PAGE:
Easy ways to add more flavor are with fresh herbs like basil, oregano, or rosemary. For a little heat, stir in a pinch or two of crushed red pepper flakes. And, if you are lucky enough to have a leftover parmesan cheese rind in your refrigerator, toss that in there as your sauce simmers (just remember to remove it before you blend everything together).
Have you tried this Homemade Marinara Sauce Recipe?
Tell me about it in the comments below! I always love to hear your thoughts. And tag me #theforkedspoon on Instagram if you’ve made any of my recipes, I always love to see what you’re cooking in the kitchen.
Marinara Sauce Recipe
- 2 tablespoon olive oil
- 2 medium onions - chopped
- 6 cloves garlic - minced
- 1 teaspoon Italian seasoning - plus more to taste
- 1 teaspoon dried parsley
- 1 teaspoon salt - plus more to taste
- ½ teaspoon freshly ground black pepper
- 8 Roma tomatoes - chopped
- 1 (28 ounce) can San Marzano tomatoes
- 1 ½ teaspoon granulated sugar
- 10 fresh basil leaves
- Heat olive oil in a large pot over medium-high heat. Add the onions and stir well to coat in the olive oil. Cook until soft, approximately 5 minutes.
- Add the garlic, Italian seasoning, dried parsley, salt, and black pepper to the onions. Mix well and continue to cook for an additional 30-60 seconds.
- Add the fresh tomatoes and canned tomatoes (with juice) to the pot and mix well to combine. Cover and reduce heat to medium-low. Allow tomatoes to simmer for 10 minutes, stirring occasionally. Remove cover, stir in the sugar and fresh basil leaves, and continue to simmer for 5 minutes more.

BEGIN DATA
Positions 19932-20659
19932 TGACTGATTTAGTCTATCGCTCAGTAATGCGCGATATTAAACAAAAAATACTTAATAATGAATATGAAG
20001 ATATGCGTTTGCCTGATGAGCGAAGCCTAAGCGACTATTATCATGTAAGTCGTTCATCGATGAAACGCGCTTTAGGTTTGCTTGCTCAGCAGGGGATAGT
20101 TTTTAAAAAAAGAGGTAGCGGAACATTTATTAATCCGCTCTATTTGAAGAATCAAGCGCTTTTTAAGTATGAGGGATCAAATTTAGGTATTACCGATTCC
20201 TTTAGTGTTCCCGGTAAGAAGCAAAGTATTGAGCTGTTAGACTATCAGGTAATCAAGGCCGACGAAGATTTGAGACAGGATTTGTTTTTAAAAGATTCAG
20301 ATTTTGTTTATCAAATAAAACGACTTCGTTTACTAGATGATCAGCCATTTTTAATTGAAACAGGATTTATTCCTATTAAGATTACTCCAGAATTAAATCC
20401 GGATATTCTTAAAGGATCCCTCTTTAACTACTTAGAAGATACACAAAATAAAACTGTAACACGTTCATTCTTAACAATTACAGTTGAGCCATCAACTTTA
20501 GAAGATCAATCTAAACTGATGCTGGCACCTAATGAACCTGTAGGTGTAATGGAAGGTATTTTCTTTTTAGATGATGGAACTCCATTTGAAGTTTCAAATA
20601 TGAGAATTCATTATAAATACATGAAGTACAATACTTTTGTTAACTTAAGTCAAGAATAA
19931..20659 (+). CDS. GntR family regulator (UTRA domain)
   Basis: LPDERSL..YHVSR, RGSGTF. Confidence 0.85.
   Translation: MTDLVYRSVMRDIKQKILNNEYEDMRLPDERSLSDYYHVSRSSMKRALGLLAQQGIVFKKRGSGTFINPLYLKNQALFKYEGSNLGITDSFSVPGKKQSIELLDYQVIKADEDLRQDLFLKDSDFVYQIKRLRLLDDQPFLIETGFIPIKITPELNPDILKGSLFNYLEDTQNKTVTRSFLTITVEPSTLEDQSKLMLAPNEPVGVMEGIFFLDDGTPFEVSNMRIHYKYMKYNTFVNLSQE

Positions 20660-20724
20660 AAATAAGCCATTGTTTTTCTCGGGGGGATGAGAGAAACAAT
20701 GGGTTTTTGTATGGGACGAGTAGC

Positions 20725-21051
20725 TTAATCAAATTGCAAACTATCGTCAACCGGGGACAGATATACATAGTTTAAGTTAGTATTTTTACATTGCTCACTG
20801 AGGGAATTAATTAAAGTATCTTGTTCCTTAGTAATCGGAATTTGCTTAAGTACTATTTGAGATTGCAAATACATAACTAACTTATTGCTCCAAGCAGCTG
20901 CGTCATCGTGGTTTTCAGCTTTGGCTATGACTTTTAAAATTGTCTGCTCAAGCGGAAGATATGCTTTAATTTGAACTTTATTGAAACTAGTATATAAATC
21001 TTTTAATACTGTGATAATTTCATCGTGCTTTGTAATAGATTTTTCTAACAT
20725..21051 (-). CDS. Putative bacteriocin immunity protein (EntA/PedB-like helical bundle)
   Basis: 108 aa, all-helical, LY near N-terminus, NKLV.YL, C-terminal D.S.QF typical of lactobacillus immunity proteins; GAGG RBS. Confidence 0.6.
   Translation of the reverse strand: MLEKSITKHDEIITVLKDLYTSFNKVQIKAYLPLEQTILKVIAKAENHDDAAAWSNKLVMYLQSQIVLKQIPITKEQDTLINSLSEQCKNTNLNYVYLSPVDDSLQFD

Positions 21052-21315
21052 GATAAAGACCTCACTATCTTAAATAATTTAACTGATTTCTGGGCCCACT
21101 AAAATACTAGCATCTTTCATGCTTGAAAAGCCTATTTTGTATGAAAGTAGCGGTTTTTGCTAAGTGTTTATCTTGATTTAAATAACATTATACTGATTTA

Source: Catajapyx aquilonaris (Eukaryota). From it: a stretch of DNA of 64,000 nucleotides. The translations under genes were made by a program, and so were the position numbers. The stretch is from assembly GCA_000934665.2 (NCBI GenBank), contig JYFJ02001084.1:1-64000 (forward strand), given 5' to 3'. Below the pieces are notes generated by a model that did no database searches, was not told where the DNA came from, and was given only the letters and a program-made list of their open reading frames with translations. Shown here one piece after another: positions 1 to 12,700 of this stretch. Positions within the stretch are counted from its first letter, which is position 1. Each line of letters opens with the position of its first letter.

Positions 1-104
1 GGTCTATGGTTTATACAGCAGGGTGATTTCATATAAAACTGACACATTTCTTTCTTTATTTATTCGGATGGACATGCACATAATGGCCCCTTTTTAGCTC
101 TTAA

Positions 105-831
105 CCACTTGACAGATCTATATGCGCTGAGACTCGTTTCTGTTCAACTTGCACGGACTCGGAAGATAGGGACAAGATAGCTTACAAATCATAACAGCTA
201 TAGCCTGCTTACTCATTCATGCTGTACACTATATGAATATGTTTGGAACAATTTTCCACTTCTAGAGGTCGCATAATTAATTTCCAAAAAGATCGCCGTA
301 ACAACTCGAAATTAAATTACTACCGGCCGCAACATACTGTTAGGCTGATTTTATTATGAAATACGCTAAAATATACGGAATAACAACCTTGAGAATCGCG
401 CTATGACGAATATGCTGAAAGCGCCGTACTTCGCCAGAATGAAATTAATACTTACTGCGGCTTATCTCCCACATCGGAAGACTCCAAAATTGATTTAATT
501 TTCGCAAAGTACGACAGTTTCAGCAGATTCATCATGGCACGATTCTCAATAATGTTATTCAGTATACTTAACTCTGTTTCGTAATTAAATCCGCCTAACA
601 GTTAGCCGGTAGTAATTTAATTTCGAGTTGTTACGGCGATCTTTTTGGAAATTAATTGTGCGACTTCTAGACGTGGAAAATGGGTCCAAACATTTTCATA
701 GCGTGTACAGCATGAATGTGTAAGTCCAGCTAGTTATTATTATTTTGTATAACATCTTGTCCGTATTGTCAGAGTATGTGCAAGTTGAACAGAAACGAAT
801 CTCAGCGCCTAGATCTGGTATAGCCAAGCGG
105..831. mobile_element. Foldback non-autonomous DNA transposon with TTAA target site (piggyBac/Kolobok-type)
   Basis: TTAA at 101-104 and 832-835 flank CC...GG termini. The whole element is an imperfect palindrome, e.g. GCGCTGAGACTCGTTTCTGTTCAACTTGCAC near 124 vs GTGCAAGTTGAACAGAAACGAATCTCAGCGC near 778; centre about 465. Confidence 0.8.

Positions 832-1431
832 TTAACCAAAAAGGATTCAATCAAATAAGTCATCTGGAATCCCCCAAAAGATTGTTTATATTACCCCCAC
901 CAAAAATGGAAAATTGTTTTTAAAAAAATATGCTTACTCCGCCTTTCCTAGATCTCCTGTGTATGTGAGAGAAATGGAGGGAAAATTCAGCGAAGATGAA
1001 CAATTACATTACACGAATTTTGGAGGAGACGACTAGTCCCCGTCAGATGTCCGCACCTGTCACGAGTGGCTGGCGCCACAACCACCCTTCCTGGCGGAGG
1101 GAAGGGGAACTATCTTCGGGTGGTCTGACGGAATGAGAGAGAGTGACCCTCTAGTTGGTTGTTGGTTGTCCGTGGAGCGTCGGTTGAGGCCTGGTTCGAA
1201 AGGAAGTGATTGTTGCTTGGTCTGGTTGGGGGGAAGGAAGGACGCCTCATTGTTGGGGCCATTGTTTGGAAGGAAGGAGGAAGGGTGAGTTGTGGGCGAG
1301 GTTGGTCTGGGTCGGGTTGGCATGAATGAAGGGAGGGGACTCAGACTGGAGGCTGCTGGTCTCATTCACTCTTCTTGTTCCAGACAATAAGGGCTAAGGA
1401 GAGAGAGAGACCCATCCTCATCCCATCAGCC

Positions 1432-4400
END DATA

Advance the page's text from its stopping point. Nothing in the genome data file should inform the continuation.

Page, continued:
- Working in batches, transfer tomato and onion mixture to a large, high-speed blender. Process until desired consistency is reached (careful not to over-process). Repeat until all the tomatoes and onions have been blended.
- Return sauce to the pot over low heat and season with additional salt and pepper, to taste.
- If you happen to have a leftover Parmesan cheese rind, toss it in the sauce as it simmers. Just be sure to remove it before you blend it together.
- Take care not to over-blend your sauce as you only want to process it until the sauce is uniformly chunky (not soupy).
- Leftovers: Keep leftover sauce stored in an airtight container in the refrigerator for up to 5-7 days.
- To Freeze: Transfer cooled sauce to freezer-safe bags or storage containers. Remove as much air as possible. Freeze for up to 3 months.
(Nutrition information provided is an estimate and will vary based on cooking methods and specific brands of ingredients used.)